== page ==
I, however, am leery of posting those things. I do it some, but I am still leery about it. I almost could convert this blog from a focus on street homelessness to foster kids, and it would make a lot of sense to do that. But I don’t want my kids to grow up and find that I document all the trials that would shock the average blog reader.
To you, that is education. To them, it is personal.
Oh… and there is a sense, coming from that blogging process, that I am somehow an expert. After all, it’s me telling you things you don’t know. And while there is some truth in that, it totally betrays the fact that I am no better than a bug on the windshield of life myself.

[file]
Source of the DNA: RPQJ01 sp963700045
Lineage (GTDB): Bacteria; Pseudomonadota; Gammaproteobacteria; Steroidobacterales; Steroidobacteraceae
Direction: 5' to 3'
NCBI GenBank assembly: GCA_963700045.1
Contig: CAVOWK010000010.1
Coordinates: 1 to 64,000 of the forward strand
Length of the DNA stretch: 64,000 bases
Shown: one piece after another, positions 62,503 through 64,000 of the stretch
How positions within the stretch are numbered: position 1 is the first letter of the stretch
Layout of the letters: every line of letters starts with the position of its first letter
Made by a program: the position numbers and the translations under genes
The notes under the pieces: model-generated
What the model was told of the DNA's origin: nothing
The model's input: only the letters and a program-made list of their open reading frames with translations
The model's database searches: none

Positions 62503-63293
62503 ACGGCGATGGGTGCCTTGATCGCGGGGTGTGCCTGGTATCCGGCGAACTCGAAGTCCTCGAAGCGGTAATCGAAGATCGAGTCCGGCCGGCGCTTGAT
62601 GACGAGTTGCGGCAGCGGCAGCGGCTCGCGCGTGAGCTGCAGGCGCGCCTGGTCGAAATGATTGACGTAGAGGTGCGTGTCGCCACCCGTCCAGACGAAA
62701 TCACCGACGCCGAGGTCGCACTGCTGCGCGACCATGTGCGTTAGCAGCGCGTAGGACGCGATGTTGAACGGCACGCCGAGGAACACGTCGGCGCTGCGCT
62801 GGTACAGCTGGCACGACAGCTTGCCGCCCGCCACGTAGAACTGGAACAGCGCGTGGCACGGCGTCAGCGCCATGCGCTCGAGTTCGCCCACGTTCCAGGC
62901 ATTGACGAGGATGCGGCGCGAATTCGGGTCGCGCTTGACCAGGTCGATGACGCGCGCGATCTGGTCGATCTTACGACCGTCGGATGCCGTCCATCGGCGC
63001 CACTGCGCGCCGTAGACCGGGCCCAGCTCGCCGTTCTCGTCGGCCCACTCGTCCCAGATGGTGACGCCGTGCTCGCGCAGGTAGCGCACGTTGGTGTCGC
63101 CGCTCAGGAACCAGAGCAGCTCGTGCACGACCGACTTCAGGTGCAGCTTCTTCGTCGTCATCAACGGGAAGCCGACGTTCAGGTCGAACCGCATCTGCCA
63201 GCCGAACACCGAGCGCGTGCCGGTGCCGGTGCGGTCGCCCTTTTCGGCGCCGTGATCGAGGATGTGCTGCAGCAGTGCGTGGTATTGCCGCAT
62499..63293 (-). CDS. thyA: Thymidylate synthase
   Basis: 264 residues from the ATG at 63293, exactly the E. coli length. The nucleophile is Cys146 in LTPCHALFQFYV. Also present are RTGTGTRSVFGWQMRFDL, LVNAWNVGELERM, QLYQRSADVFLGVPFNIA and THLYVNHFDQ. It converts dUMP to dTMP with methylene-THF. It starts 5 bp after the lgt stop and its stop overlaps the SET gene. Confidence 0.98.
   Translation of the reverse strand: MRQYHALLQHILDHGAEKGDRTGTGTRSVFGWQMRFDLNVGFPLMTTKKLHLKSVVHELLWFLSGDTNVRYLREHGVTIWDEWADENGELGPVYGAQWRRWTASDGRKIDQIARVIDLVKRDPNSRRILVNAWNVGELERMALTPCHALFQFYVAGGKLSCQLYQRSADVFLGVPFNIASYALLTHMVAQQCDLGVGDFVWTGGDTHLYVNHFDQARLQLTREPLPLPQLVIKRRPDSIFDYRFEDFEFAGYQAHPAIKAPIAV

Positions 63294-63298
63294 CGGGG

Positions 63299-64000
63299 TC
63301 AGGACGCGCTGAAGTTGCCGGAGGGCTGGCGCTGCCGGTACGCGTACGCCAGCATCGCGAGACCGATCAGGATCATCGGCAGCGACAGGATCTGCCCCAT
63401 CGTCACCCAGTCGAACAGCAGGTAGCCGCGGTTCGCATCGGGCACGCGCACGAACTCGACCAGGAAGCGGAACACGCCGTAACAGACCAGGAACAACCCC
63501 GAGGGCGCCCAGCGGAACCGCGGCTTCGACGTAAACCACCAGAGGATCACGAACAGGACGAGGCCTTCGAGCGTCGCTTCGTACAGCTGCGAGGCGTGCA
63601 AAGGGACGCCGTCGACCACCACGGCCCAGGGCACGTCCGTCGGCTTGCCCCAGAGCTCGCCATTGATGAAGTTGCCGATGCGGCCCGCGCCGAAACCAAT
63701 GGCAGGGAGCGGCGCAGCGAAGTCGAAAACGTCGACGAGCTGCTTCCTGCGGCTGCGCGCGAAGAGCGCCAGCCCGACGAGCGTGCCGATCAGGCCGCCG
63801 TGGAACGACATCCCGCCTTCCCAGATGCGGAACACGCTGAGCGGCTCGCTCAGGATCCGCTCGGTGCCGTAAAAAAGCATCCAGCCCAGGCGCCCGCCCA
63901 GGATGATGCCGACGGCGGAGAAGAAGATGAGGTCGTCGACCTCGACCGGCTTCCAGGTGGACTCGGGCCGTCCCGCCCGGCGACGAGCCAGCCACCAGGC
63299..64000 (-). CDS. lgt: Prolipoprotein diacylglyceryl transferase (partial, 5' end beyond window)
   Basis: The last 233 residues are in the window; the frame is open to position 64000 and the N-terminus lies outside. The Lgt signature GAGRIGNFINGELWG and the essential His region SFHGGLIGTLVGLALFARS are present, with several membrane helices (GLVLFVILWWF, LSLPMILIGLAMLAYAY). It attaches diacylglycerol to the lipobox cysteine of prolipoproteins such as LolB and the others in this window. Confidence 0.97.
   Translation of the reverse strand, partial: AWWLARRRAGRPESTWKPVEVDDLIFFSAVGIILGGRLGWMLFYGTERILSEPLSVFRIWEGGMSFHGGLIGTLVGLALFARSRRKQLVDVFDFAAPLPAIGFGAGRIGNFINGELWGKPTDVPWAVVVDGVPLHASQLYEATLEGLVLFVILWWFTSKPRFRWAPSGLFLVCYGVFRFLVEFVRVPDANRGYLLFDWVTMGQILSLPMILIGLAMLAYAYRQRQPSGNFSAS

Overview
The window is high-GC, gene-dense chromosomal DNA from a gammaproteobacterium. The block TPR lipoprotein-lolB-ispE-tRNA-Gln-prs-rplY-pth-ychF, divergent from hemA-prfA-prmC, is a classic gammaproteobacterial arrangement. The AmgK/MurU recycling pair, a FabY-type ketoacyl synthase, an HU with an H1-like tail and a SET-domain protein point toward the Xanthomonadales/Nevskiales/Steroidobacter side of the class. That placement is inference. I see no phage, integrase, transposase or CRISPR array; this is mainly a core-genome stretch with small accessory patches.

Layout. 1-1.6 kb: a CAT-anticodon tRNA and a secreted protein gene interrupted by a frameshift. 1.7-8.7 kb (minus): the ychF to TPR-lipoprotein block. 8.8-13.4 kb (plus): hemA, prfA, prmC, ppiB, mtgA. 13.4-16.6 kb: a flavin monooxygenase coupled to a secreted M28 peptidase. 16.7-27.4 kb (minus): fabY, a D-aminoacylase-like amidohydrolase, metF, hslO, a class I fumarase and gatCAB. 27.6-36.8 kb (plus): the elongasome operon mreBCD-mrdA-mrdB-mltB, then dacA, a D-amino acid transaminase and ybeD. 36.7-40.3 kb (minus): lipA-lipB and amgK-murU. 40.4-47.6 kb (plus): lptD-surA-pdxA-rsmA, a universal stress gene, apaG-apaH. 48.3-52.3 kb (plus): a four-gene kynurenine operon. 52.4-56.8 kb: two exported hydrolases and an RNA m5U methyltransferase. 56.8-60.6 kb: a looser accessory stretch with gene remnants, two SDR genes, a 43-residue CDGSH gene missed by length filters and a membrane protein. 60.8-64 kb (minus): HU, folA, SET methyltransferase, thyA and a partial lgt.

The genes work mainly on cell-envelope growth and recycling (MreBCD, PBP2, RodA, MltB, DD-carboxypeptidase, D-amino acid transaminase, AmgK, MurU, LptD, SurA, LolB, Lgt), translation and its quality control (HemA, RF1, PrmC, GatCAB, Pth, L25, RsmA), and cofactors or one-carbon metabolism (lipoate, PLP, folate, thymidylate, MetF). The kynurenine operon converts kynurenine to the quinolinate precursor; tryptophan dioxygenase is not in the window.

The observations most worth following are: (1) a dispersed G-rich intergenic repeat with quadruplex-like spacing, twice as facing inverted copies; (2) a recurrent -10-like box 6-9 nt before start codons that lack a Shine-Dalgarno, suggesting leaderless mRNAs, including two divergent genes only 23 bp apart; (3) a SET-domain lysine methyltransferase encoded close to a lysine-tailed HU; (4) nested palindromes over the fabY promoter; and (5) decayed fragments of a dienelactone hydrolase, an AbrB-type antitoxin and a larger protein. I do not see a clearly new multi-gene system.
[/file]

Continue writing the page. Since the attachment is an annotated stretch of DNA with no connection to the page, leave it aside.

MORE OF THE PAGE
Okay, that’s a bit extreme. But not by much. Let me say this: one of life’s training moments that prepared me for adoption life was years before I got into reaching out to the homeless. I had found a cheap whore from the streets who needed love (not quick sex, but a healing touch from God) who was suffering with HIV, schizophrenia, and from being a lost lamb.
I recall the first time we met, I gave her a Bible and watched her shuffle up the street in a bathrobe and slippers at about 1 a.m. As she disappeared into the night, I felt my effort and give was so very futile. Surely, she needed more. Surely, God called more out of me. Surely, Jesus would have more for her than a Bible, a prayer, and a sanctimonious goodbye.